Redwood is Zin!

When Pocholo Lucero (Cholo) first contacted me about doing some redwood, laser engraved art pieces for his Zin Garden, we discussed doing just a few pieces. After I shipped the pieces, his collection began to grow, and now we have collaborated to do forty two pieces and counting.

The designs Cholo chooses have always intrigued me. The Japanese style artwork seems to flow seamlessly with the live edge, redwood slabs, that prior to collaborating with Cholo, I mostly used for signs and clocks.

From the onset of our collaboration, I wondered what inspired Cholo’s choice of artwork. Cholo explained that his “love for Japanese culture,” specifically his appreciation of “Zin Buddhism and Japanese tattoo designs,” have inspired his artwork choices, which in turn, have helped to elevate my own artwork to new heights.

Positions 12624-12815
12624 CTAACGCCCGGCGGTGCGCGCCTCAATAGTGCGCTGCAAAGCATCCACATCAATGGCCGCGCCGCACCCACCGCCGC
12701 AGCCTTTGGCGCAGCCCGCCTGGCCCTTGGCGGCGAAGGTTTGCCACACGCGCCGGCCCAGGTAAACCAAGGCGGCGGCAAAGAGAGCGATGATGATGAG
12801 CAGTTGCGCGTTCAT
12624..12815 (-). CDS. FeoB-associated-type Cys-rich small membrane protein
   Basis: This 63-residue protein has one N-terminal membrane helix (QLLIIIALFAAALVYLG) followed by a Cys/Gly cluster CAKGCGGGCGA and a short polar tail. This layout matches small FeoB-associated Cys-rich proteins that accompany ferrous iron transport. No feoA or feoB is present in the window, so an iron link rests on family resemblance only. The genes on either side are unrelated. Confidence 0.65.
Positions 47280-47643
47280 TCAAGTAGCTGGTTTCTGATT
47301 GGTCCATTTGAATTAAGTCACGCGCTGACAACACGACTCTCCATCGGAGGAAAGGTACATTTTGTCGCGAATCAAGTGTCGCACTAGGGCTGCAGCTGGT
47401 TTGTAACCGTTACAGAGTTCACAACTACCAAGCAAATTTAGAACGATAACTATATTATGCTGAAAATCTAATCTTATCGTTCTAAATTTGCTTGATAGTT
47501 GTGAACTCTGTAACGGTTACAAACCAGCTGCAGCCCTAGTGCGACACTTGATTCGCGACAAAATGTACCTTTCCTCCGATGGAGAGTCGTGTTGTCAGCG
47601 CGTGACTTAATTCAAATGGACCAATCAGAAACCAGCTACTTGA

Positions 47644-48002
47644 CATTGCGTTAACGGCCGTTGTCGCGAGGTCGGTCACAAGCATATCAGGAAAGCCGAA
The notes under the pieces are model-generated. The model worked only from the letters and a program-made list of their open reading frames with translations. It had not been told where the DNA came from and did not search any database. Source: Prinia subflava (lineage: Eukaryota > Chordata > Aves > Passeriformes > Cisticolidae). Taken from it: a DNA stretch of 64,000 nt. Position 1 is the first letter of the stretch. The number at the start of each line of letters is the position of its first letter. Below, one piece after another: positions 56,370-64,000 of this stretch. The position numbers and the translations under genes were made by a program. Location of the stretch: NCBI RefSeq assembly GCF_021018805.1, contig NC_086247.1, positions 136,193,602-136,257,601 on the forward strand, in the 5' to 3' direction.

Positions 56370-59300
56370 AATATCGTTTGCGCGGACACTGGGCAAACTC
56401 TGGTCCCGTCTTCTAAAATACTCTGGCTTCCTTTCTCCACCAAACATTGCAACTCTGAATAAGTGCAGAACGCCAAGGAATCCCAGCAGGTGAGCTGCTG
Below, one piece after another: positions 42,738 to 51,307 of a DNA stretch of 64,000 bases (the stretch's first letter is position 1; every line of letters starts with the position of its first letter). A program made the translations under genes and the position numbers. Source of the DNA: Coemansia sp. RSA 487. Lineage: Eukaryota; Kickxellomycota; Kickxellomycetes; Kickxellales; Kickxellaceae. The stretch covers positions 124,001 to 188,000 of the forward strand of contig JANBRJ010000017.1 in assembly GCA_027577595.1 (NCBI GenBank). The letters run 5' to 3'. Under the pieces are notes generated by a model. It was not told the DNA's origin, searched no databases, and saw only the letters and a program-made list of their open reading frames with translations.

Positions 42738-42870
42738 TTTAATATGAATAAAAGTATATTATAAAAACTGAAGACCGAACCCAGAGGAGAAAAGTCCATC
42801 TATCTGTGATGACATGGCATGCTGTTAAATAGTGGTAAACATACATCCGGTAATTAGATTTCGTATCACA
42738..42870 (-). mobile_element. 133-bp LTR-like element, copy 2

In addition to his zin garden, Cholo has been collecting and caring for bonsai trees (mostly Yamadori trees collected from the Sierra mountains,) for five years. Cholo plans on entering one of his amazing bonsais into the US Bonsai Nation finals this year. When I asked him what role redwood plays in his zin garden, he responded quite simply, “all my custom bonsai stands are made out of redwood, so when I saw that you specialized in redwood slabs, that caught my attention. I admire the beauty of redwood, especially the live edge features.”



Those live edge features he is referring to have helped to shaped my career as an artist, but they also provide challenges for the design placement and artwork. Though I can carve the edges a bit to fit the designs, for the most part, it’s all about keeping the natural, live edge, but not all designs fit the slabs. Sometimes I have to search for weeks to find just the right slab for the artwork. The piece I just did for Cholo took me two weeks to find, and I cut over two hundred slabs before I found the right one.

Yet, the struggle to find the right piece is all part of the artistic experience. I really do look forward to every piece I get to do with Cholo, and look forward to doing more work with his friends and extended bonsai community.


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